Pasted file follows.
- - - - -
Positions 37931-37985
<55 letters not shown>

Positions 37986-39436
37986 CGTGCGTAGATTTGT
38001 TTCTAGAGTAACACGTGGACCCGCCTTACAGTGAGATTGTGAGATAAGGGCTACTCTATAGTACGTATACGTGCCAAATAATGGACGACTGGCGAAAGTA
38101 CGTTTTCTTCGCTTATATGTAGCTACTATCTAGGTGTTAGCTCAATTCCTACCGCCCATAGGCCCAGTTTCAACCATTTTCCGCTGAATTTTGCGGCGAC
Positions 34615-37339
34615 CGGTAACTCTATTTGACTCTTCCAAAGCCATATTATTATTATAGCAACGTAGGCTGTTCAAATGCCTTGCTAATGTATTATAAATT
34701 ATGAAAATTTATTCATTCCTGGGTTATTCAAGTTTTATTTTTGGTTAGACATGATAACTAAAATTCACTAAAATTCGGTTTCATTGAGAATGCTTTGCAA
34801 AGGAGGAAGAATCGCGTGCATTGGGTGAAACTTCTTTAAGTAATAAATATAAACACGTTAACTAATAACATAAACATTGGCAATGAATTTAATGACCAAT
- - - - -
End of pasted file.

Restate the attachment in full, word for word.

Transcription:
Positions 37931-37985
<55 letters not shown>

Positions 37986-39436
37986 CGTGCGTAGATTTGT
38001 TTCTAGAGTAACACGTGGACCCGCCTTACAGTGAGATTGTGAGATAAGGGCTACTCTATAGTACGTATACGTGCCAAATAATGGACGACTGGCGAAAGTA
38101 CGTTTTCTTCGCTTATATGTAGCTACTATCTAGGTGTTAGCTCAATTCCTACCGCCCATAGGCCCAGTTTCAACCATTTTCCGCTGAATTTTGCGGCGAC
Positions 34615-37339
34615 CGGTAACTCTATTTGACTCTTCCAAAGCCATATTATTATTATAGCAACGTAGGCTGTTCAAATGCCTTGCTAATGTATTATAAATT
34701 ATGAAAATTTATTCATTCCTGGGTTATTCAAGTTTTATTTTTGGTTAGACATGATAACTAAAATTCACTAAAATTCGGTTTCATTGAGAATGCTTTGCAA
34801 AGGAGGAAGAATCGCGTGCATTGGGTGAAACTTCTTTAAGTAATAAATATAAACACGTTAACTAATAACATAAACATTGGCAATGAATTTAATGACCAAT